A church or cathedral is made up of sacred shapes such as pointed arches, circles and ogee curves. The circle represents sacred order, the earth, sun, moon, planets and the whole of creation. The ogee shape derives from the architecture of Islam, which is abstract although fine and decorative, portraying geometric, floral, Arabesque, and calligraphic designs. Pointed arches were the main characteristics of the Gothic style in medieval Europe from the eleventh century onward. The ogee curve, heavily influenced by the Crusaders, was introduced during the fourteenth and fifteenth centuries into Europe. Both shapes point ‘heavenward’ to God, the being believed in monotheistic religions such as Judaism, Islam and Christianity to be the creator of our universe. The square is symbolic of man’s ability to be fair, honest and direct. The circumference of the circle is the same as the perimeter of the square, thereby ‘sparing the circle’. The human body is the place where the synthesis of earth (square) and heaven (circle occurs)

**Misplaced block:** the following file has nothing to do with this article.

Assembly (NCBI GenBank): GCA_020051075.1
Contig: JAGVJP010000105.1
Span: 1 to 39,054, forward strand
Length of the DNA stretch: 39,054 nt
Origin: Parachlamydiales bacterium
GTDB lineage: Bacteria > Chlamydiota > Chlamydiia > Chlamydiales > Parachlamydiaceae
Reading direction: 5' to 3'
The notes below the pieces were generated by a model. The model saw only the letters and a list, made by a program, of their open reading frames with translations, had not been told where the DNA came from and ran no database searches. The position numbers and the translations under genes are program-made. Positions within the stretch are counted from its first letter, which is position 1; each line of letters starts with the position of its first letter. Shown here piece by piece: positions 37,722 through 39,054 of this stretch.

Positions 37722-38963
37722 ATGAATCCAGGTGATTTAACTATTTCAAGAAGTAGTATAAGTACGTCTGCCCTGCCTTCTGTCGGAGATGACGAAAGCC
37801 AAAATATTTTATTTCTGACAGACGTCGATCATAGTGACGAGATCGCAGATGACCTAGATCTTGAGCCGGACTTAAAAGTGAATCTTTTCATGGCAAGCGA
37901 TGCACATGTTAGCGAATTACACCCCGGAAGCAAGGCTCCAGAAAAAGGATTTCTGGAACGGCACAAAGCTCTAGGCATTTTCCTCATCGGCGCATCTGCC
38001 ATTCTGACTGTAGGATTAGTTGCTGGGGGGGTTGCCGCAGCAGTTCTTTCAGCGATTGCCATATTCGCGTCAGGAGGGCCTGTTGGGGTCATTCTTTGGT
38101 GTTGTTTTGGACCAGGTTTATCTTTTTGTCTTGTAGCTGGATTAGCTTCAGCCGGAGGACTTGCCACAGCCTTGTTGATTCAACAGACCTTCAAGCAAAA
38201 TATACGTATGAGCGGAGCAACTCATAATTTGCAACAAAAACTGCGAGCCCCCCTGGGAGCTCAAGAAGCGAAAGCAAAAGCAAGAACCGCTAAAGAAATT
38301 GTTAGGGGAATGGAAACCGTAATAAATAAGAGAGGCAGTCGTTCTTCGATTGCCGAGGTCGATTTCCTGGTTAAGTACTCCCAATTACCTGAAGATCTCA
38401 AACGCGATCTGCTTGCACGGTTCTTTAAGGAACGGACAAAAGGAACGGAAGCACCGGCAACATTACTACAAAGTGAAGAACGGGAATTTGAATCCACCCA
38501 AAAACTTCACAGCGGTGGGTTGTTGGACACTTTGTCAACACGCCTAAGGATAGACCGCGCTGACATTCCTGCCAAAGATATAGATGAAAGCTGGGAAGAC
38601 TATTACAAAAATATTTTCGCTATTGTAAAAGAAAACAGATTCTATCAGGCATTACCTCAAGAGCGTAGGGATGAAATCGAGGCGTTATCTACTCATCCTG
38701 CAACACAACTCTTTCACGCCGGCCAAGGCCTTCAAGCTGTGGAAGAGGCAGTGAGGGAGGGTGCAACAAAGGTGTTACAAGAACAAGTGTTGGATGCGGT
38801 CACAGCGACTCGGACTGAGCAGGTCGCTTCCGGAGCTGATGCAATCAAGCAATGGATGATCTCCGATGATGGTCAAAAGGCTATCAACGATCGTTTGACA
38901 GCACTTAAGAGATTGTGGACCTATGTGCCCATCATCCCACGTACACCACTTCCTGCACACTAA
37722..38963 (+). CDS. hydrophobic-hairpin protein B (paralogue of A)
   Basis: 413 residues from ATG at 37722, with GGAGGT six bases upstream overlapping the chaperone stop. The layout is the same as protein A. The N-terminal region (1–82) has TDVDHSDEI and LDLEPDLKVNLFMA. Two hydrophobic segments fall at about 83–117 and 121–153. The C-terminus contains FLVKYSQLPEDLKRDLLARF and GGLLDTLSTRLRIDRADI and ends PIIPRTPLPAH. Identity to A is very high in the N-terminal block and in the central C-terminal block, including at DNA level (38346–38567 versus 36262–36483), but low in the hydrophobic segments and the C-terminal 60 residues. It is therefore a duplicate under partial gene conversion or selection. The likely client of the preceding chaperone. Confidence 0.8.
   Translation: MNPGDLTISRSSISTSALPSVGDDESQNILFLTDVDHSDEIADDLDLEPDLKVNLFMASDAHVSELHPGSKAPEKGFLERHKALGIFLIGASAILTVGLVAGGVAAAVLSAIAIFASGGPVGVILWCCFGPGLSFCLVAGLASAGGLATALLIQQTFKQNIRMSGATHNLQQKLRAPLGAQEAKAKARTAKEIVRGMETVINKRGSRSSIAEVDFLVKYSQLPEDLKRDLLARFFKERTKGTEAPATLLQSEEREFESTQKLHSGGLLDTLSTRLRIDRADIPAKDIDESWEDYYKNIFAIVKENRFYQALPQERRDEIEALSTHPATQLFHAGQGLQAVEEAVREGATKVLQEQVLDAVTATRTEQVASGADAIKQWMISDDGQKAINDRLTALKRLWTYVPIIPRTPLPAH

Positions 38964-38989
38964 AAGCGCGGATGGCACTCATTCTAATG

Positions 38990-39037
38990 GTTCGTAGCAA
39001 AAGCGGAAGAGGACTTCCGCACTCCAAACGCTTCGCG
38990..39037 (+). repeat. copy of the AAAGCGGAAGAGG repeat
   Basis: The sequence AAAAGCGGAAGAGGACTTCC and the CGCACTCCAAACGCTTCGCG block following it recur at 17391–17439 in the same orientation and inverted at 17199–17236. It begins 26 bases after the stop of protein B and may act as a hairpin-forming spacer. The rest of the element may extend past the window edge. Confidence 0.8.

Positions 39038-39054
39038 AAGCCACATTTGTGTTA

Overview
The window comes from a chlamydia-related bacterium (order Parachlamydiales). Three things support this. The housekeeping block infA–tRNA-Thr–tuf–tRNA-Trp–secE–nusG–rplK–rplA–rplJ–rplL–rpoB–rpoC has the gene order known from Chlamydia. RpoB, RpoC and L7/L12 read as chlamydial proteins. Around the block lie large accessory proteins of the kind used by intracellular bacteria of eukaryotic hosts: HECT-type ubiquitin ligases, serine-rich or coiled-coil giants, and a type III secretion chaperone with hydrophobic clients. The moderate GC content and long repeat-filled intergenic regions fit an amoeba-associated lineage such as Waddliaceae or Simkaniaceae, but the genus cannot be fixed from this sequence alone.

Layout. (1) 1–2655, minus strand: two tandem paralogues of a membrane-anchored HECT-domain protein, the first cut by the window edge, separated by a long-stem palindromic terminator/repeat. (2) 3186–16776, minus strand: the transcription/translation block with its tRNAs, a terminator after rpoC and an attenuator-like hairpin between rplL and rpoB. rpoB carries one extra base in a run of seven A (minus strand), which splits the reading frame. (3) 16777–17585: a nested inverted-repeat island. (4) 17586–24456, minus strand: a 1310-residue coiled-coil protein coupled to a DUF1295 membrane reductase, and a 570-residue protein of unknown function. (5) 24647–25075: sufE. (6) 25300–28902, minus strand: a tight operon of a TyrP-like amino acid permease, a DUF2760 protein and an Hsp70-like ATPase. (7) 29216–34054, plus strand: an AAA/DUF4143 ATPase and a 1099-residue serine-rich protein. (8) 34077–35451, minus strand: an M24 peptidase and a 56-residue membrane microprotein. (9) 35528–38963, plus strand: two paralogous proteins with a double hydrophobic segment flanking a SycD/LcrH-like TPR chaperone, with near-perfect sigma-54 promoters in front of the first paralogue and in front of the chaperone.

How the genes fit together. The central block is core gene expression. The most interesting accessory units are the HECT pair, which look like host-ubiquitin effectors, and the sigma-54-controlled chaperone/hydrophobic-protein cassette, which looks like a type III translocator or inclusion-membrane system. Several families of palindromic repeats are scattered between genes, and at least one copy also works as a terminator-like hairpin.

Carolyn McDowall FRSA has gained considerable experience and business acumen in her professional career. An independent cultural and social historian, Carolyn is an interior designer by trade. She has been involved in the creative sector for over thirty years in Australia; completing interior design projects, creating and producing innovative corporate and not-for profit (social profit) community events. She has over that time continuously conducted independent research , while designing, developing, and producing educational art and design history programs in conjunction with renowned specialist colleagues.